Similarly, he supported the start of the
(World Trade Agreement) to lower trade barriers internationally.
The issue of campaign finance reform rose to water level. Republicans and Clinton alike, gave the issue lip service, but did nothing.
V. Problems Abroad
Clinton sent troops to Somalia (where some were killed), withdrew them, and also meddled in Northern Ireland to no good effect. But after denouncing China’s abuses of human rights and threatening to punish China before he became president, Clinton as president discovered that trade with China was too important to throw away over human rights.
Clinton committed American troops to NATO to keep the peace in the former Yugoslavia, and he sent 20,000 troops to return Jean-Bertrand Aristide to power in Haiti.
He resolutely supported the North American Free Trade Agreement (NAFTA) that made a free-trade zone surrounding Mexico, Canada, and the U.S., then helped form the World Trade Organization (WTO), the successor to the General Agreement on Tariffs and Trade (GATT), and also provided $20 billion to Mexico in 1995 to help its faltering economy.
Clinton also presided over an historic reconciliation meeting in 1993 between Israel’s Yitzhak Rabin and Palestinian Yasir Arafat at the White House, but two years later, Rabin was assassinated, thus ending hopes for peace in the Middle East.
VI. Scandal and Impeachment
The end of the Cold War left the U.S. groping for a diplomatic formula to replace anti-Communism and revealed misconduct by the CIA and the FBI.
Political reporter Joe Klein wrote Primary Colors, mirroring some of Clinton’s personal life/womanizing. Meanwhile Clinton also ran into trouble with his failed real estate investment in the Whitewater Land Corporation.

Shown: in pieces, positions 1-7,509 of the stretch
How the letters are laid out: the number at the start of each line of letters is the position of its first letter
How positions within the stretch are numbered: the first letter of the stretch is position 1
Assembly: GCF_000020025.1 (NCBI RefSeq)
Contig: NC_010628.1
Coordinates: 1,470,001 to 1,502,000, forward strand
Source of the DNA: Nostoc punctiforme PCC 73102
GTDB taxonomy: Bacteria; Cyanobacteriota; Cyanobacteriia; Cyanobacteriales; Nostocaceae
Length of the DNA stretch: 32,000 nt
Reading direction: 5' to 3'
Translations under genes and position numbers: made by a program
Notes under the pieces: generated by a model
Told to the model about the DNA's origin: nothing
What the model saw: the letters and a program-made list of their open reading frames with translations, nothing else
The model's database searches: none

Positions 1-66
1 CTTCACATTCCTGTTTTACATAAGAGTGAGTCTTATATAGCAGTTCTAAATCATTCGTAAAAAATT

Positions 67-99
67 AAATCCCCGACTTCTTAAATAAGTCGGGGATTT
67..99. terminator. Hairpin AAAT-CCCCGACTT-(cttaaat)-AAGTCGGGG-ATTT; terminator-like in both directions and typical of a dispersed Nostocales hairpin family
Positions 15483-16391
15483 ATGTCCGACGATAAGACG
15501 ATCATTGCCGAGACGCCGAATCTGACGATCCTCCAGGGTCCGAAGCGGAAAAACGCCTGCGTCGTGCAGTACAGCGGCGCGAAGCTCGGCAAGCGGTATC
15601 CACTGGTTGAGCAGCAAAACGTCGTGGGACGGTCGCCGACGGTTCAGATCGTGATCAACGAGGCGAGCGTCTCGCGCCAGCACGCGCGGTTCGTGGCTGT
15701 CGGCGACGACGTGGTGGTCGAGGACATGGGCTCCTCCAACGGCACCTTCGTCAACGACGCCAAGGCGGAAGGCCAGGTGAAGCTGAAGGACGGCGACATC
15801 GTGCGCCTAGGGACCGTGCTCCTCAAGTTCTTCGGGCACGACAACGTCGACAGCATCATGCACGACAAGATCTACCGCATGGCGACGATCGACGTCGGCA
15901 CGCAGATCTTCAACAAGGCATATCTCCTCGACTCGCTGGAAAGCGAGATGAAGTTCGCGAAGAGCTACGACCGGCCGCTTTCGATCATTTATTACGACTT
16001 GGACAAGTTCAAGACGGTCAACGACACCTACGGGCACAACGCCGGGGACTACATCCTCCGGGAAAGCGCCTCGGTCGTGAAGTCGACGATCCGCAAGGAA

In 1993, Vincent Foster, Jr. apparently committed suicide, perhaps overstressed at having to (perhaps immorally) manage Clinton’s legal and financial affairs.
As Clinton began his second term, the first by a Democratic president since FDR, he had Republican majorities in both houses of Congress going against him.
Oddly for a president who seemed obsessed with making a place for himself in history, his place likely was made with the infamous Monica Lewinski sex scandal. In it, Clinton had oral sex in the White House Oval Office with the intern Lewinski. Then he denied, under oath, that he had done so, figuring that oral sex was not actually sex.
For his “little white lie,” Clinton was impeached by the House (only the 2nd president to be impeached, behind Andrew Johnson right after the Civil War).
However, Republicans were unable to get the necessary 2/3 super-majority vote in the Senate to kick Clinton from the White House. So, Clinton fulfilled his final years as president, but did so with a tarnished image and his place in history assured. His actions saw Americans lean toward the realization that character indeed must really matter after all.
VII. Clinton’s Legacy
In his last several months as president, Clinton tried to secure a non-Monica legacy.
He named tracts of land as preservations.
He initiated a “patients’ bill of rights.”
He hired more teachers and police officers.
On the good side, Clinton proved to be a largely moderate Democrat. The economy was strong, the budget was balanced, and he cautioned people from expected big-government from being the do-all and give-all to everyone.
On the bad side, the Monica Lewinski situation created great cynicism in politics, he negotiated a deal with the Lewinski prosecutor where he’d gave immunity in exchange for a fine and law license suspension, and his last-minute executive pardons gave the appearance of rewarding political donors.
VIII. The Bush-Gore Presidential Battle
The 2000 election began to shape up as a colorful one.
Democrats chose Vice President
. He had to balance aligned with Clinton’s prosperity and against his scandals.
The Green Party (consisting mostly of liberals and environmentalists) chose consumer advocate Ralph Nader.
Republicans chose Texas governor
George W. Bush
(son of George H. W. Bush and known simply as “W” or, in Texas, as “Dub-ya”).